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Pioneer reminiscences and incidents
Circumstances of Interview
Federal Writers' Project
Works Progress Administration
OREGON FOLKLORE STUDIES
Name of worker : Sarah B. Wrenn Date February 2, 1939.
Address : 505 Elks Building, Portland, Oregon
Subject: Pioneer Reminiscences and Incidents.
Name and address of informant: Mrs. Annie Cason Lee, Upper Drive, Lake Grove, Oswego, Oregon
Date and time of interview: January 31, 1939 -- 2:00 to 3:00 P. M.
Place of interview: Home of informant.
Name and address of person, if any, who put you in touch with informant : Neighbor of interviewer.
Name and address of person, if any, accompanying you : --
Description of room, house, surroundings, etc. : Small country home, overlooking Lake Oswego. The room in which the interview took place was the living room, which was comfortably though not luxuriously furnished. The floor was covered with linoleum, and the room was heated by a circulating heater of small type. There was an overstuffed davenport and several overstuffed chairs, with a couple of floor lamps. The garden was somewhat run-down, owing to the ill health of the owner.
Personal History of Informant
Information obtained should supply the following facts:
1. Ancestry : Scotch, English and French.
2. Place and date of birth : Portland, Oregon, December 12, 1870.
3. Family : Father, Hilary Cason; Mother, Delilah Enminger Cason.
4. Places lived in, with dates : Portland from birth until present date.
5. Education, with dates : Public Schools; Willamette University, Salem, Oregon.
6. Occupations and accomplishments with dates : Housewife.
7. Special skills and interests : No special skill in anything; average interest in general matters of national and community importance.
8. Community and religious activities : Community garden club and society. Member of Christian Science Church.
9. Description of informant : Short, and dark in coloring, with dark gray hair. Somewhat commonplace in appearance, though cordial. Neatly dressed.
10. Other points gained in interview : Cooperative, and willing to give information, but apparently unable to understand the nature of material desired. Mrs. Lee's husband, a retired businessman, who was present, was more understanding and very helpful.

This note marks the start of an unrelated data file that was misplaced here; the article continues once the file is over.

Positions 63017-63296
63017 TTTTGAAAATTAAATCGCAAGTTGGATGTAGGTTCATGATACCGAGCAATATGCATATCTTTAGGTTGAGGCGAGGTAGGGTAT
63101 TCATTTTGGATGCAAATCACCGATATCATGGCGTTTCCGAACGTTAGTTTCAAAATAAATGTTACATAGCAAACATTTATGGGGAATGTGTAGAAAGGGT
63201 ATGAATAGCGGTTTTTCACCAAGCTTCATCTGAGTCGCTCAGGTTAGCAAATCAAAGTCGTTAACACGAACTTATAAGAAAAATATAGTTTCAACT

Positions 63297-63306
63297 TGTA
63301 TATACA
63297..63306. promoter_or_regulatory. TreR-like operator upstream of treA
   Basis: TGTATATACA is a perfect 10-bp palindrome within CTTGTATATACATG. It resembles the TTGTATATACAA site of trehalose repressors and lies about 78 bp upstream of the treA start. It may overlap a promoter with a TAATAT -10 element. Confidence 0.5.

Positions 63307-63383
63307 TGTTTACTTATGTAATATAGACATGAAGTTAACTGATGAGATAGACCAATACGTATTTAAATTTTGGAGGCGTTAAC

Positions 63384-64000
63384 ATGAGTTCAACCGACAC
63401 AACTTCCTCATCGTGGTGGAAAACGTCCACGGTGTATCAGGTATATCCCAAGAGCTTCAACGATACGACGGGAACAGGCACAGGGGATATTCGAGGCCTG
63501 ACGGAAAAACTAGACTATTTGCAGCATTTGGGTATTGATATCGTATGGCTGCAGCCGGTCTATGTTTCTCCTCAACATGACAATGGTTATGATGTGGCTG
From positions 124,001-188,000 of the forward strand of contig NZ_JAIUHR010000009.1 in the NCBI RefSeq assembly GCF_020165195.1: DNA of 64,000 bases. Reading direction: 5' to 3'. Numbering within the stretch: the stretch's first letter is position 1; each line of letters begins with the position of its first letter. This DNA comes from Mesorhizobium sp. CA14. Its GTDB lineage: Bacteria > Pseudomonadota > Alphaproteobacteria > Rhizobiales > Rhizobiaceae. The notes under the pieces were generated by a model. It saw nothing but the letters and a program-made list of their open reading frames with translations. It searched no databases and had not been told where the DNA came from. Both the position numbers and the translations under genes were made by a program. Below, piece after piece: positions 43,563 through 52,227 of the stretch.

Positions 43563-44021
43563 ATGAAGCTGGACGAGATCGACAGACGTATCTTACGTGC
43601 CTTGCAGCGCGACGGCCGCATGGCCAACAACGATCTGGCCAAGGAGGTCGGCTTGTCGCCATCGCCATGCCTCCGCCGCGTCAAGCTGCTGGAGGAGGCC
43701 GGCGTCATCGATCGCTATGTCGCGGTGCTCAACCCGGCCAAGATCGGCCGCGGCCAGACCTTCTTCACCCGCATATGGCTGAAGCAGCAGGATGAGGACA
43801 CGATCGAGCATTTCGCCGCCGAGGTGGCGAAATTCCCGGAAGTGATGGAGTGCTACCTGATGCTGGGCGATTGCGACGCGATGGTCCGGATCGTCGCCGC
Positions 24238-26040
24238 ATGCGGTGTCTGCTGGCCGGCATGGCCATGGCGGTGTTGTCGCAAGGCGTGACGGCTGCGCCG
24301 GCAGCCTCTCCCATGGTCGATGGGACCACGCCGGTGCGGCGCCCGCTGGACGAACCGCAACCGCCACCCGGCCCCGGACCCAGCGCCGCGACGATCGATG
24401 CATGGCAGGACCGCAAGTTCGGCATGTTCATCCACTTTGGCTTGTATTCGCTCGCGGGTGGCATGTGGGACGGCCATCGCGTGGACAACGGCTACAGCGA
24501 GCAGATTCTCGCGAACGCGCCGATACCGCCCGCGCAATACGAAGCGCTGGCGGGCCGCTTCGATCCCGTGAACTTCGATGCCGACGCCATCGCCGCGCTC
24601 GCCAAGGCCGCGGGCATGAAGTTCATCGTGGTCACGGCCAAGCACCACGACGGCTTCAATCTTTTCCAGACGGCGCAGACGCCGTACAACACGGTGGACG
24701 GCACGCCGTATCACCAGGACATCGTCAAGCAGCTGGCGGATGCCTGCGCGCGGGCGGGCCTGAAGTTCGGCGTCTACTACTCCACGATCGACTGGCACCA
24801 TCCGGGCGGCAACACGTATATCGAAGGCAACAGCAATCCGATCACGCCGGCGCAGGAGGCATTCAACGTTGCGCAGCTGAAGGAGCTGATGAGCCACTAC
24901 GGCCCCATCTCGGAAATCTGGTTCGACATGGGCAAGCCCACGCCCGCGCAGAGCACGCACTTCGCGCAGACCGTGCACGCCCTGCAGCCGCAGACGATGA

My parents, who crossed the plains to Oregon in 1853, were originally from Kentucky. They then had five children, of which one was my sister Miranda. She was a very beautiful girl, quite young, I think not more than fifteen. I remember hearing them tell (There were twelve of us and I was one of the younger ones -- born in Oregon) of an outstanding incident of their trip, in the Snake river country. The Indians, while not yet utterly hostile, were not very friendly, with tactics that harassed and worried the emigrants considerably. Every once in a while a bunch of mounted braves would bear down upon the train and demand tribute of anything that took their fancy. It seemed my father had a specially good knife of the hunting or skinning variety. He had this knife in his hands, doing something with it, when one of the Indians, a chief, or at least the leader of his gang, reached down and snatched it out of his hands. Of course there was nothing the white men could do under such circumstances, but, as the saying now is, grin and take it. In that case, however, it was the Indian who took. Then the Indians caught a glimpse of this pretty sister of mine. They decided they wanted her too. They offered to buy her, however, and it took a lot of diplomacy and tact to get out of a most unpleasant situation, and from that time on whenever Indians came in sight, Miranda was hidden down in a little hole they arranged for her, in the bottom of the wagon. As you can imagine, such a way of hiding was far from comfortable for Miranda at times. It was when they were fording the Snake River that mother and the children had a terrifying experience, that, looking back at it from today, seems strange. They reached the fording place late in the day, and, owing to the near by annoying Indians, were anxious to get on the other side without delay. When the wagons crossed -- the women and children being floated across in wagon boxes, made water-proof for that purpose -- mother and her children were left on the bank, to be carried over later. In the crossing there was trouble with the stock, and other things of an unforeseen nature happened, and before it was realized darkness had settled down -- and there was mother and her little folk, with no food and no protection from the cold, and unfriendly Indians lurking in the background. To attempt to cross the river, cold and swift as it was, in the darkness, was suicide. There was nothing to do but wait till morning, with what feelings may be imagined. Mother always said it was nothing but her trust in God that helped her live through that awful night, as the children and she crowded close together for warmth and comfort, in a silence that formed their only protection from the redskins. At the break of day, of course, they were rescued.